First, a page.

The Art of Teaching Online

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As professors nationwide transitioned their classes, Todd Lowery took his to the next level.


Until just a few weeks ago, Todd Lowery had never created a video in his life. Yet using little more than his iPhone and some basic software, the Drury University art professor has shot, edited and produced dynamic lectures and demonstrations for his drawing and painting students following the university’s swift pivot to remote learning during the COVID-19 pandemic.

“This is all new,” Lowery says, describing his shift in teaching methods – and perhaps everything about life at Drury since mid-March.

With the pandemic sending students and faculty alike to their homes to shelter in place, the typical small group setting for teaching and learning at Drury simply wasn’t possible. At least, not physically. The situation presented both a challenge and an opportunity. Drury’s faculty rose to the occasion, finding innovative ways to continue teaching students.

For Lowery, using video was a clear solution.

“What I teach, it’s visual,” he says. But it wasn’t the whole solution. Teaching fine arts such as drawing and painting is an art itself – an act that requires warmth, encouragement and a give-and-take that typically only happens in person.

“Any studio class like this is about that connection; about demonstrating at the same time as you teach,” he says.

So, Lowery also connected with students via the video conferencing platform Zoom. He set up portfolios for students on the online project management platform Basecamp. Moodle, the university’s online learning management system for all classes, factored in, too. And there were emails, texts and phone calls.

Throughout it all, the connections remained a constant.

“I really have to compliment Todd. It feels like I’ve never missed a day out of class,” says Alyssa Kirkham, a graduating senior from Marshfield, Missouri. “This is one of the classes where it feels like there isn’t a pandemic going on.”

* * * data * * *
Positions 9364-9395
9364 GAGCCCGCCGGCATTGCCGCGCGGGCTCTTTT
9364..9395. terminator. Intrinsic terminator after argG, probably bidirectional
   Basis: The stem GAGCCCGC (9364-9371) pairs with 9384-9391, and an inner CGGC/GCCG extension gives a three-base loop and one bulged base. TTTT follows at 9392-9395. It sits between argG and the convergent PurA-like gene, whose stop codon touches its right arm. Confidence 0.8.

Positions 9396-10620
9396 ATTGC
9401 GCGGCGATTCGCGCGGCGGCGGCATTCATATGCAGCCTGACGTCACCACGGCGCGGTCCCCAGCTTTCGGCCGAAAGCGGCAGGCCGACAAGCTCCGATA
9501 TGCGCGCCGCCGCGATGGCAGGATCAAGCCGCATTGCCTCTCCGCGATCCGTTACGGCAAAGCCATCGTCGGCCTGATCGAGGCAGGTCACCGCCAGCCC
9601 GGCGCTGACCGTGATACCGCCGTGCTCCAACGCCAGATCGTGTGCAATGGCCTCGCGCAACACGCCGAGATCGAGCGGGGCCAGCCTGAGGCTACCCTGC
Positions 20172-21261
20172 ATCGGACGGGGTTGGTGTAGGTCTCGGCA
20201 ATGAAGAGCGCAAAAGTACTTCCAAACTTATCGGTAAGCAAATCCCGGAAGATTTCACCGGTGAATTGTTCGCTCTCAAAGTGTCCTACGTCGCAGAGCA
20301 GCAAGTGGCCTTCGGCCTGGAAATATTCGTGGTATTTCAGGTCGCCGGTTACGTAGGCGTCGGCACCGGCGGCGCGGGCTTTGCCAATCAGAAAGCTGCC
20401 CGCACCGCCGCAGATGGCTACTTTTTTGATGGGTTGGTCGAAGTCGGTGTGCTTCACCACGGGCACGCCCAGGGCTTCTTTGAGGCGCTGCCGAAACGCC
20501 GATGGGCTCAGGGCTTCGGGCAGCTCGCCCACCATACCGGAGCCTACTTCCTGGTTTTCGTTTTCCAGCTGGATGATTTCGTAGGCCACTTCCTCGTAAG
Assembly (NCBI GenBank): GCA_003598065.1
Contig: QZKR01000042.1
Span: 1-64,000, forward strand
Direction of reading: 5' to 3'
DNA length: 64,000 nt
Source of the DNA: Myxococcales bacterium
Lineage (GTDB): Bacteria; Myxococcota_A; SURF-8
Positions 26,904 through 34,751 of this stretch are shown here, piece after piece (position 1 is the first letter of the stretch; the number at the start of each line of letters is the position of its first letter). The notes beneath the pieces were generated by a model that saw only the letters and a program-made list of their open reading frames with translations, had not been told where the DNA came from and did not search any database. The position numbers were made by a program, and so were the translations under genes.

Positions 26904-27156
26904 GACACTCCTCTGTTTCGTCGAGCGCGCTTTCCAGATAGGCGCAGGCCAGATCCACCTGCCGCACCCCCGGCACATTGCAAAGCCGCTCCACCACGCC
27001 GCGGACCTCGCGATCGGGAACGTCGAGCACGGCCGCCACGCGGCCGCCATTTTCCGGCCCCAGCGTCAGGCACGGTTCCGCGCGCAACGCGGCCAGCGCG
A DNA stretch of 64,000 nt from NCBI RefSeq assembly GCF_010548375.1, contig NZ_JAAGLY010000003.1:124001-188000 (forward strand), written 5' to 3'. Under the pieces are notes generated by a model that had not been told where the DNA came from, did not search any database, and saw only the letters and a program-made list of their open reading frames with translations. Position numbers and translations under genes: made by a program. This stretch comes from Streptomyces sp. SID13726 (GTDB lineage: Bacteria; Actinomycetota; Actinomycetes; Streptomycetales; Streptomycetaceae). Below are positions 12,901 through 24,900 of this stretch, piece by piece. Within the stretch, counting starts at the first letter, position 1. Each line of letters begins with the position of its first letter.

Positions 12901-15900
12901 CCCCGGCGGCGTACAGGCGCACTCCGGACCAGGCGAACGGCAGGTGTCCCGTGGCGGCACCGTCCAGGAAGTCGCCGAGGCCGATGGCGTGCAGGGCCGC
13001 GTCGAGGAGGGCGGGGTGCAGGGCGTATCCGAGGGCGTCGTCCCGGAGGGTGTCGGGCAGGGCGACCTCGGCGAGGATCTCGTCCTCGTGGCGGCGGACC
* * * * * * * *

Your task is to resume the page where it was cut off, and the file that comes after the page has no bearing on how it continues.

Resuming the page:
Kirkham just completed her degree in organizational and leadership communication. She took Lowery’s Painting I class as an elective in her final semester in part because she’d heard other students praise his style.

“His teaching style is very energetic and he absolutely is focused on student success,” says fellow senior Grace Elbon, a fine arts major from Tulsa who’s taken several of Lowery’s classes. “He cares a lot.”

That touch wasn’t diminished whatsoever in the new format. Lowery’s buoyant personality and passion for teaching and creating art leap off the screen in the videos, which even come complete with a theme song of sorts.

“I wanted the energy to be there,” he says. “In class I try to motivate and uplift and help people understand that fine arts is something that’s learnable. It’s an acquirable skill.”

Some of Lowery’s videos helped students understand their own resilience. Need items for a still life drawing? Use found objects from around your house. Don’t have a canvas for sketching? The reverse side of a shipping package can work.

“At first I definitely wondered, ‘How is this going to work?’” Kirkham says.

She was impressed by how Lowery always seemed to come up with creative ways to get around problems “and still ‘play the game’ as he likes to say.”

Lessons about color, light and composition followed. Critiques of work via Basecamp and Zoom came after that. The lessons focused on technique, but they also carried a deeper meaning, for both the experienced art majors and the newcomers.

Watch Professor Lowery’s unique art class videos on his YouTube page.

“He stressed while this experience may not have been our first choice, it’s given us a lot of tools and abilities to set us up for future success if we choose this career path,” says Elbon. “Most people who enter the art field won’t have the money right off the bat for their own studio space. So, this has allowed us to adapt, change our environment and know that we can still succeed.”

For Kirkham, the communication major, seeing Lowery put in the extra work to create his videos and connect with students online inspired her to work even harder throughout the semester. She says she actually improved at painting along the way. But that won’t be her biggest takeaway from her time with Lowery during this memorable semester.

“Sometimes change is good,” Kirkham says. “It pushes your limits and you actually kind of surprise yourself in the end. I think Todd was a good example of that. He was so flexible and up for the challenge. I think seeing him do it all with a smile really encouraged the students – and me along with them – to think, ‘We can do this, too. And it’s going to be OK.’”